I present the following proposition for consideration: “Every human being has infinite value and therefore one can never justify killing a human being on the ground that killing that human results in a net overall increase in pleasure even for the human in question.” What reasoning could possibly warrant believing this proposition to be true? Let’s Read More…
How does Gleiser know that aliens “weird as they might be, still follow the laws of nature”
Why does anyone think that, in general, violence in the world is decreasing? What about the twentieth century would lead an alert observer to think so?
Most religious organizations incorporate the fact of suffering into their explanation of life, and plan for it.
“And if you don’t, don’t blame Me if you end up weighing two hundred lbs.”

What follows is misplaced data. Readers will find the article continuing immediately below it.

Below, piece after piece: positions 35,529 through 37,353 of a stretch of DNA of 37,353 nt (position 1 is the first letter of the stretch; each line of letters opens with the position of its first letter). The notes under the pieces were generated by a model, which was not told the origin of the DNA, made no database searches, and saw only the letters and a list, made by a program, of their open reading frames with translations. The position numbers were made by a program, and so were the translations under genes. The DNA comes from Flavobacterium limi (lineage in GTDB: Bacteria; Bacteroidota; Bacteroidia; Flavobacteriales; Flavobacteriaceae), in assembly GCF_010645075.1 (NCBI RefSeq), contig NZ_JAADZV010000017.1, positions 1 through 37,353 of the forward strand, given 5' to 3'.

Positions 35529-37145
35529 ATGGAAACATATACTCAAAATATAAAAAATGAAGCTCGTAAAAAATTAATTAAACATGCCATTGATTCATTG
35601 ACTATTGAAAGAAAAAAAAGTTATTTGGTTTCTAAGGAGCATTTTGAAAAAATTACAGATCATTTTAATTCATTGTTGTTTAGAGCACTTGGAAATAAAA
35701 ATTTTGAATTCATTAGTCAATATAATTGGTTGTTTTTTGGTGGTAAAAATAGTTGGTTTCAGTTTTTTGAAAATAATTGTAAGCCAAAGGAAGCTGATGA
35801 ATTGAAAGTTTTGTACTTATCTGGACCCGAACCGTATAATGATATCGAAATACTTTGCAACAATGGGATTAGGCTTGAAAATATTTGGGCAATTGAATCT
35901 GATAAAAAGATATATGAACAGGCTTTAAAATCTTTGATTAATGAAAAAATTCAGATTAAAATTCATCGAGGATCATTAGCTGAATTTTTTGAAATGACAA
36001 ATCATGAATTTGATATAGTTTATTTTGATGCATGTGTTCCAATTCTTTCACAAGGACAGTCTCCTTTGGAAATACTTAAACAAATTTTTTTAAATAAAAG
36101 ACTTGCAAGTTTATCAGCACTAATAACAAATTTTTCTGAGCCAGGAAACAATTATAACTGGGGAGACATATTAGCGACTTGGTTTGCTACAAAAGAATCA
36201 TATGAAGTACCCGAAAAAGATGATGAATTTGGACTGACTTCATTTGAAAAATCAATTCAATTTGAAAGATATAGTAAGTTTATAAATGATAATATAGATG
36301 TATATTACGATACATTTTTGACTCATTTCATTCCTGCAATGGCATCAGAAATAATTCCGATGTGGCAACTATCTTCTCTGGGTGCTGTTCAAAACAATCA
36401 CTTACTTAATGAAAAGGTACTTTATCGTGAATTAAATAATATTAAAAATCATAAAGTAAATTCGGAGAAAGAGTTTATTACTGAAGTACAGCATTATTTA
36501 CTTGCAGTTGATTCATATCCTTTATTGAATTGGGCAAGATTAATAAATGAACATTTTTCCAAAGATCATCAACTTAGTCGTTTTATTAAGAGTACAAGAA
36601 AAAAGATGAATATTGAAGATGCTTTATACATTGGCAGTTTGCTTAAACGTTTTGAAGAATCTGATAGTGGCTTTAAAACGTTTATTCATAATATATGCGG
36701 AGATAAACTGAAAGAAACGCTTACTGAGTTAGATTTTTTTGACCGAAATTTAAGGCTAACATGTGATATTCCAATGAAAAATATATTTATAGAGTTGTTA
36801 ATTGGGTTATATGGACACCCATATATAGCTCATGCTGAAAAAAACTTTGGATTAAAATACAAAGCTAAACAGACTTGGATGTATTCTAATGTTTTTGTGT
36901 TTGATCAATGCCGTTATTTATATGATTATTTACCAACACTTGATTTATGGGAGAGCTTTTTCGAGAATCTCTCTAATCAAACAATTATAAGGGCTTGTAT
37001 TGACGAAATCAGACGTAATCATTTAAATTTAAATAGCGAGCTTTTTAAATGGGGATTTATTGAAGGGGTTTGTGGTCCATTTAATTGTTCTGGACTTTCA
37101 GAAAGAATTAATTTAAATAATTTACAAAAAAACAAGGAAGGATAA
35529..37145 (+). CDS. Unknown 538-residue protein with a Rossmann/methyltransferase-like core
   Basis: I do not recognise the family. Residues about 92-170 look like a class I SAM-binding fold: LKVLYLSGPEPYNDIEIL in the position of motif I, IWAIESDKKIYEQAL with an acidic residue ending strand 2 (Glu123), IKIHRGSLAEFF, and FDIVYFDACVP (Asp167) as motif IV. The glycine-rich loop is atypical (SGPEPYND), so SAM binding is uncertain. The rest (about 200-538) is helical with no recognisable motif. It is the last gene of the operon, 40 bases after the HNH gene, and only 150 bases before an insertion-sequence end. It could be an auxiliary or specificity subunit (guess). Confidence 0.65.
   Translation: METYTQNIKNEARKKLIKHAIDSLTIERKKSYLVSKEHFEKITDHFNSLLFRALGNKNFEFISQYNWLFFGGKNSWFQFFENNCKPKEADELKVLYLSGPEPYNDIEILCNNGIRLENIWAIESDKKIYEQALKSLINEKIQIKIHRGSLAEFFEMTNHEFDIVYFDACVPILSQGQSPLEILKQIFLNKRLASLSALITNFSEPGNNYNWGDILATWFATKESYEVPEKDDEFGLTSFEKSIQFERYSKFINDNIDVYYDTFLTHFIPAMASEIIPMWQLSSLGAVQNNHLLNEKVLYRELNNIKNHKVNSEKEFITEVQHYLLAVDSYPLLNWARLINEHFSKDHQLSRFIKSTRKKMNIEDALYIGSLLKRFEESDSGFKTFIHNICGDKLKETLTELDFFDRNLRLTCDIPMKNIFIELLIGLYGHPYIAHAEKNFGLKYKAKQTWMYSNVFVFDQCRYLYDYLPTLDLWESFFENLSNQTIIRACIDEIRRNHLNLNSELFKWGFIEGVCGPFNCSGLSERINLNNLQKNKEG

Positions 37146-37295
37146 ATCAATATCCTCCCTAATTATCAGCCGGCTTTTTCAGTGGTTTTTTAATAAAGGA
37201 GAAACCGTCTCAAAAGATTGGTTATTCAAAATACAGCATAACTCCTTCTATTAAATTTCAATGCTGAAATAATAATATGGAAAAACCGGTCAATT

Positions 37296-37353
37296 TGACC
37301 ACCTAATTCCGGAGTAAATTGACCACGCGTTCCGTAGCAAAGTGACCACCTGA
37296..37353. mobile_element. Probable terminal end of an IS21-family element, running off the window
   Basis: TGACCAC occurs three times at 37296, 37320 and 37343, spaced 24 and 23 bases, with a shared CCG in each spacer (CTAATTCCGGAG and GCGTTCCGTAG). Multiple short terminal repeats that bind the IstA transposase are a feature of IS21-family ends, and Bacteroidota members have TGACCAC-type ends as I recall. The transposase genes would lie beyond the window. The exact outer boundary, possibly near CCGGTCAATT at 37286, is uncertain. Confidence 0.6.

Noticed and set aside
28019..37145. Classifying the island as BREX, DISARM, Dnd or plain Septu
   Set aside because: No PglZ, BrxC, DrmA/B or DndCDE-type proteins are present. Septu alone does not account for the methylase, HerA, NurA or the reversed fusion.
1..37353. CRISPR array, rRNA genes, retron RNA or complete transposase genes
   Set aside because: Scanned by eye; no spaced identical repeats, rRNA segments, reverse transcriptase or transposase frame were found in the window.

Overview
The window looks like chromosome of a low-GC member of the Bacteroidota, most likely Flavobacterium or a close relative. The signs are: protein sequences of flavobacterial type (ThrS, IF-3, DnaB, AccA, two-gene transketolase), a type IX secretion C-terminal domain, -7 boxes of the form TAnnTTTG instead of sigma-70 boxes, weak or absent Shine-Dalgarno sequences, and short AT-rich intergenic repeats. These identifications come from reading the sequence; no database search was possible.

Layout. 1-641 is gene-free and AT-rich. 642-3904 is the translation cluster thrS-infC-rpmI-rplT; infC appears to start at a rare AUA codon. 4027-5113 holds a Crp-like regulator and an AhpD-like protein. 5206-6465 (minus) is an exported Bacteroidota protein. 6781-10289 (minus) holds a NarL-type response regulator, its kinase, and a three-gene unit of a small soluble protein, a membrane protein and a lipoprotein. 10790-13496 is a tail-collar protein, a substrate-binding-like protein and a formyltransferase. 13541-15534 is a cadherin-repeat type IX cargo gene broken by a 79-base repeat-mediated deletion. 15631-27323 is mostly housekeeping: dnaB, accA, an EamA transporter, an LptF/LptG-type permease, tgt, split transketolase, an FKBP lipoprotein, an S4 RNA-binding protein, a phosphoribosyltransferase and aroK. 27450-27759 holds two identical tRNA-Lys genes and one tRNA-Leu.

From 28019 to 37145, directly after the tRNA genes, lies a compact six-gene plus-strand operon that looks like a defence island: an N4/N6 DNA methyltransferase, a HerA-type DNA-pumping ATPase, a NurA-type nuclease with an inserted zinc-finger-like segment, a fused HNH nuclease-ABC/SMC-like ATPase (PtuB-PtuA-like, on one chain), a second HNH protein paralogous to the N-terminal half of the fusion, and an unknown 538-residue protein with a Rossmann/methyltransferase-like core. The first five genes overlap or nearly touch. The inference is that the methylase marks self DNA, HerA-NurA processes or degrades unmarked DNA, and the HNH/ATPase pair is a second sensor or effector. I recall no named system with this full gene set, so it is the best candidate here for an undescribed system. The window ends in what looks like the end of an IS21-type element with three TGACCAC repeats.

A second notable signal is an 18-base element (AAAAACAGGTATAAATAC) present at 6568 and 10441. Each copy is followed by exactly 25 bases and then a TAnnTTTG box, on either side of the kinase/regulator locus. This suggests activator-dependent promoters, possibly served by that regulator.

There is probably about as much difference between the behaviour of urban and rural squirrels, that offspring learn from their dams, but you wouldn’t get away with calling it culture.
Even the useless dweeb legacy media coverage can’t quite get around the radical evil that says everything we need to know.
“He found a way to jam it in, to be Darwinian, not convergent. If anyone believes it.”
“the sensory organs responded to forces as small as 0.01 milliNewtons—less than half a percent of the body weight of a typical cockroach.”
Wonder when/if that’ll apply to official public Darwin squawks.
“Adults who grew up in poverty show changes in the “programming” of their DNA that may be linked to health problems such as obesity and autoimmune diseases, …”
“Around the time they went extinct Neanderthals had a taste for the finer things in life.
“The genomic subjects would come from 100 donor centenarians. Now the contest will last a month, and each sequence must cost $1,000 or less.”
We didn’t wonder either, but it’s a good question, now someone mentions it. Turns out …
The big misrepresentation, which we hope the film will correct, was that Darwinism in those days had anything to do with science; it was actually about eugenics.